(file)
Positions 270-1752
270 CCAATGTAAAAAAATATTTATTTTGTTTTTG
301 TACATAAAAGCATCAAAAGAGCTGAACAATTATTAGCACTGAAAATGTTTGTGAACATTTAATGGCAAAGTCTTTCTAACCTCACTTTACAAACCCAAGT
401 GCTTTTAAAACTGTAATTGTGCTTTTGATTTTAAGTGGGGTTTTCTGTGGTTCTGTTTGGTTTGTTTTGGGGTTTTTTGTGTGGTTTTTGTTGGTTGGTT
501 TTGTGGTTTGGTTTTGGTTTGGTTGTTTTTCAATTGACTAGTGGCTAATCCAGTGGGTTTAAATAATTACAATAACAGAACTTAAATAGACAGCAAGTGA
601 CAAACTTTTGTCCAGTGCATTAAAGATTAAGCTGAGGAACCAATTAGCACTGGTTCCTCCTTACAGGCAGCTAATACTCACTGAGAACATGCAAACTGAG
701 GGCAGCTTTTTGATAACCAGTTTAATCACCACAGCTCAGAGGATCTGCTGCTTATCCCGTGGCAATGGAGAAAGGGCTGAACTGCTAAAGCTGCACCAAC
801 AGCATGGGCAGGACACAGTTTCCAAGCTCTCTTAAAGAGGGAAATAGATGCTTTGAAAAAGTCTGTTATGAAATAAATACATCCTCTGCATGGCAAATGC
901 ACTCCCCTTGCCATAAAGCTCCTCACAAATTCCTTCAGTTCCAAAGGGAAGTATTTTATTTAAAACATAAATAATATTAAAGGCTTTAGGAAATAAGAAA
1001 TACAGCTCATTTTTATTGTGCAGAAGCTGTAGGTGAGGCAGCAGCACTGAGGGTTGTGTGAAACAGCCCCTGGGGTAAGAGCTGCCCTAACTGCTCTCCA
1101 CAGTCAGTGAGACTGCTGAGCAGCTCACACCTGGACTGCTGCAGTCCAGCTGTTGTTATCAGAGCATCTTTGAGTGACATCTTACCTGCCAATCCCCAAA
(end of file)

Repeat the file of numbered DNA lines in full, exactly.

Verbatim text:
Positions 270-1752
270 CCAATGTAAAAAAATATTTATTTTGTTTTTG
301 TACATAAAAGCATCAAAAGAGCTGAACAATTATTAGCACTGAAAATGTTTGTGAACATTTAATGGCAAAGTCTTTCTAACCTCACTTTACAAACCCAAGT
401 GCTTTTAAAACTGTAATTGTGCTTTTGATTTTAAGTGGGGTTTTCTGTGGTTCTGTTTGGTTTGTTTTGGGGTTTTTTGTGTGGTTTTTGTTGGTTGGTT
501 TTGTGGTTTGGTTTTGGTTTGGTTGTTTTTCAATTGACTAGTGGCTAATCCAGTGGGTTTAAATAATTACAATAACAGAACTTAAATAGACAGCAAGTGA
601 CAAACTTTTGTCCAGTGCATTAAAGATTAAGCTGAGGAACCAATTAGCACTGGTTCCTCCTTACAGGCAGCTAATACTCACTGAGAACATGCAAACTGAG
701 GGCAGCTTTTTGATAACCAGTTTAATCACCACAGCTCAGAGGATCTGCTGCTTATCCCGTGGCAATGGAGAAAGGGCTGAACTGCTAAAGCTGCACCAAC
801 AGCATGGGCAGGACACAGTTTCCAAGCTCTCTTAAAGAGGGAAATAGATGCTTTGAAAAAGTCTGTTATGAAATAAATACATCCTCTGCATGGCAAATGC
901 ACTCCCCTTGCCATAAAGCTCCTCACAAATTCCTTCAGTTCCAAAGGGAAGTATTTTATTTAAAACATAAATAATATTAAAGGCTTTAGGAAATAAGAAA
1001 TACAGCTCATTTTTATTGTGCAGAAGCTGTAGGTGAGGCAGCAGCACTGAGGGTTGTGTGAAACAGCCCCTGGGGTAAGAGCTGCCCTAACTGCTCTCCA
1101 CAGTCAGTGAGACTGCTGAGCAGCTCACACCTGGACTGCTGCAGTCCAGCTGTTGTTATCAGAGCATCTTTGAGTGACATCTTACCTGCCAATCCCCAAA